Part of the reason I enjoy traveling is the ability to learn about history and its relation to today. Even though none of this history is my own, and a town like this has nothing to do with my own ancestors, it is still an interesting component of my understanding of living in Korea and interacting with people, even in current times. Being from a country less than 250 years old, I find it fascinating to be able to step out and examine aspects of cultures that range back for thousands of years. Though the town today may contain the carefully-placed remnants of this ancient civilization sectioned into fenced parks and institutions, it is still powerful that this much has been carried through the years.

Hiking Shots Around Busan

South Korean land is all mountainous. Even in major cities, it is possible to step out of the development and into the forest. Of course these cities are very populated, so such places are made easily accessible to humans. There are interesting artifacts situated amongst the plant life as a result.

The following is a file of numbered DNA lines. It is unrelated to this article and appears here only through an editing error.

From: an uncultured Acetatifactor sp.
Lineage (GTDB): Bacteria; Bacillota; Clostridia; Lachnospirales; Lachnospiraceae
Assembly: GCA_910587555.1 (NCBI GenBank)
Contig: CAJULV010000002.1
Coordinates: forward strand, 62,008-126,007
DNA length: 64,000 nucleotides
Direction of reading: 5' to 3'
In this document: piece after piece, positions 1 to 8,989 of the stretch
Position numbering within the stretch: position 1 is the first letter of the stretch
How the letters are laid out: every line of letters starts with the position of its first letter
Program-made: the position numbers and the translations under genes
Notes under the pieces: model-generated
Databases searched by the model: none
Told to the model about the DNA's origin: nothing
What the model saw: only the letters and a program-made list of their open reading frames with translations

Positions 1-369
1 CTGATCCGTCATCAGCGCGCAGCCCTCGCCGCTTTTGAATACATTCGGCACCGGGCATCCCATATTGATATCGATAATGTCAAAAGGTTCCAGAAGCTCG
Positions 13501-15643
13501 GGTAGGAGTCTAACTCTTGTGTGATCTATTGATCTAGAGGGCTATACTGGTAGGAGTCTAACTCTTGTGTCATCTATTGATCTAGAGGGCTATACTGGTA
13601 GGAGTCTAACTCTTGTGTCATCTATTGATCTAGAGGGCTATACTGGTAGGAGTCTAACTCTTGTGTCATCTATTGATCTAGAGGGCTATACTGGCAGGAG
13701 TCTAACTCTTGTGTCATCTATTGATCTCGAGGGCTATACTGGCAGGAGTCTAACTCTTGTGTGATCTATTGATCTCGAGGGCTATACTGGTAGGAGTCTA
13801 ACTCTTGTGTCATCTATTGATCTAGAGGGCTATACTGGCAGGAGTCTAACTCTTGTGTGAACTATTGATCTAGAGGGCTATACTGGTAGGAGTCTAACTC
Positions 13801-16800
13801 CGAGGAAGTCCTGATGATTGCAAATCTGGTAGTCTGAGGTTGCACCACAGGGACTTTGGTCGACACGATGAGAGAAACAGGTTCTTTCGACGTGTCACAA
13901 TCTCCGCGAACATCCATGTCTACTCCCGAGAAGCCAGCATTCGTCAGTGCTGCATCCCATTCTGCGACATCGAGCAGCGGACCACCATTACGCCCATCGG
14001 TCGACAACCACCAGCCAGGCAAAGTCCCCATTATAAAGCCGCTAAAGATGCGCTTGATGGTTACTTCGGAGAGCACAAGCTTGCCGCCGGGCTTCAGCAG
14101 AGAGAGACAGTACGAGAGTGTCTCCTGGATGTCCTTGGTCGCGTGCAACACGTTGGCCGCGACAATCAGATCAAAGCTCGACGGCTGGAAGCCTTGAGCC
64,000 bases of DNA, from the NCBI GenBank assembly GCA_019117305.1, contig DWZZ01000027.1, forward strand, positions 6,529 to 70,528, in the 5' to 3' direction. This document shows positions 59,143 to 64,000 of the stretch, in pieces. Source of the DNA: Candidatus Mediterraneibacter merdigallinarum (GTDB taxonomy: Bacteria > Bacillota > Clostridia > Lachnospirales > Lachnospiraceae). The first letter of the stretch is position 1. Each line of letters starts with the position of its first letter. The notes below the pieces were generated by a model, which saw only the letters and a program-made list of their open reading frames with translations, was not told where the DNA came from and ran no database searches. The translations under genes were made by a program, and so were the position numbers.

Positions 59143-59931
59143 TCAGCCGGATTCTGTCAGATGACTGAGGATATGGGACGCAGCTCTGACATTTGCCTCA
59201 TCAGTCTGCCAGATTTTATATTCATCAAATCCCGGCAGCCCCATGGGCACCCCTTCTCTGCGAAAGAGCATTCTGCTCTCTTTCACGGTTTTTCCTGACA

Some rusty barbed wire cluster.

Mineral spring water fountain.

Creek going down.

Ulsan Coast

I went to one beach in the city of Ulsan, called Ilsan beach, the first weekend I came to Korea, back in October. It was still more or less beach weather at that time. Ilsan beach is not in the main drag of Ulsan, which is more full of lights, department stores and places to eat or drink, but accessible via a bus route that takes you past a huge, industrial stretch of Hyundai factories and warehouses.

This beach is found downhill, and has a number of school children hanging out on Saturdays, and a bunch of families on folding chairs, set up to fish, on Sundays. Off in the water, you can see the huge, boxy industrial ships either getting ready to dock, or off to send their manufactured goods elsewhere. The only people really going into the water are little kids.

Even more interesting is the park next to the beach. You must walk up about a hundred concrete stairs to ascend to it. Once there, it is completely carved with paths and benches. They even set up wired megaphones attached to trees that play music while you are walking around. The best way to enjoy this park is to hike throughout, and then find a comfortable spot to admire the rock formations and sea.